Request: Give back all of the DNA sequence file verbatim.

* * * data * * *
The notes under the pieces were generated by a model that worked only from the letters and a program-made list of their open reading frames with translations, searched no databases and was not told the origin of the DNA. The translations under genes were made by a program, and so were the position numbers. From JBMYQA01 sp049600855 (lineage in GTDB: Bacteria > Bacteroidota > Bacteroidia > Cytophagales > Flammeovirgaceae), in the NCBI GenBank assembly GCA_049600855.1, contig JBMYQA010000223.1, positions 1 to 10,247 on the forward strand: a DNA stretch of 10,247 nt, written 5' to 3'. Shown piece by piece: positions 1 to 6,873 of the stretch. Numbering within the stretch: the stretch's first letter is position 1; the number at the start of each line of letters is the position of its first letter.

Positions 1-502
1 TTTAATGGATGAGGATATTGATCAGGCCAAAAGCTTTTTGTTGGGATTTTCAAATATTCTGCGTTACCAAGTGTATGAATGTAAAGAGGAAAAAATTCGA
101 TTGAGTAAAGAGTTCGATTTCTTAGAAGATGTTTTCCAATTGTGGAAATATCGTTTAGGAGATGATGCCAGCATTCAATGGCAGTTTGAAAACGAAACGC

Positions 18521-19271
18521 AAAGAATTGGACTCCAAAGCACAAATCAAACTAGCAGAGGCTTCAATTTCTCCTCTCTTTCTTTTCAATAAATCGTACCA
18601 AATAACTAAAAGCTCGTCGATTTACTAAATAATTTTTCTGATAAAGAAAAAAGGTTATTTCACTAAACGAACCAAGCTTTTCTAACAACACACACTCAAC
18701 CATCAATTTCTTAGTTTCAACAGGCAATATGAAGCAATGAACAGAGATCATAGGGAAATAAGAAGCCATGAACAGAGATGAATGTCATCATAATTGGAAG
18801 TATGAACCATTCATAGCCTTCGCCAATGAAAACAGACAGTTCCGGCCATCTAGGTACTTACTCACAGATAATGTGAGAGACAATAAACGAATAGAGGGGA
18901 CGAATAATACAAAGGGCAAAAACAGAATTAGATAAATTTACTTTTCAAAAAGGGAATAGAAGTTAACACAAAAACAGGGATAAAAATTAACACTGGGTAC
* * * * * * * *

The notes under the pieces were generated by a model that worked only from the letters and a program-made list of their open reading frames with translations, searched no databases and was not told the origin of the DNA. The translations under genes were made by a program, and so were the position numbers. From JBMYQA01 sp049600855 (lineage in GTDB: Bacteria > Bacteroidota > Bacteroidia > Cytophagales > Flammeovirgaceae), in the NCBI GenBank assembly GCA_049600855.1, contig JBMYQA010000223.1, positions 1 to 10,247 on the forward strand: a DNA stretch of 10,247 nt, written 5' to 3'. Shown piece by piece: positions 1 to 6,873 of the stretch. Numbering within the stretch: the stretch's first letter is position 1; the number at the start of each line of letters is the position of its first letter.

Positions 1-502
1 TTTAATGGATGAGGATATTGATCAGGCCAAAAGCTTTTTGTTGGGATTTTCAAATATTCTGCGTTACCAAGTGTATGAATGTAAAGAGGAAAAAATTCGA
101 TTGAGTAAAGAGTTCGATTTCTTAGAAGATGTTTTCCAATTGTGGAAATATCGTTTAGGAGATGATGCCAGCATTCAATGGCAGTTTGAAAACGAAACGC

Positions 18521-19271
18521 AAAGAATTGGACTCCAAAGCACAAATCAAACTAGCAGAGGCTTCAATTTCTCCTCTCTTTCTTTTCAATAAATCGTACCA
18601 AATAACTAAAAGCTCGTCGATTTACTAAATAATTTTTCTGATAAAGAAAAAAGGTTATTTCACTAAACGAACCAAGCTTTTCTAACAACACACACTCAAC
18701 CATCAATTTCTTAGTTTCAACAGGCAATATGAAGCAATGAACAGAGATCATAGGGAAATAAGAAGCCATGAACAGAGATGAATGTCATCATAATTGGAAG
18801 TATGAACCATTCATAGCCTTCGCCAATGAAAACAGACAGTTCCGGCCATCTAGGTACTTACTCACAGATAATGTGAGAGACAATAAACGAATAGAGGGGA
18901 CGAATAATACAAAGGGCAAAAACAGAATTAGATAAATTTACTTTTCAAAAAGGGAATAGAAGTTAACACAAAAACAGGGATAAAAATTAACACTGGGTAC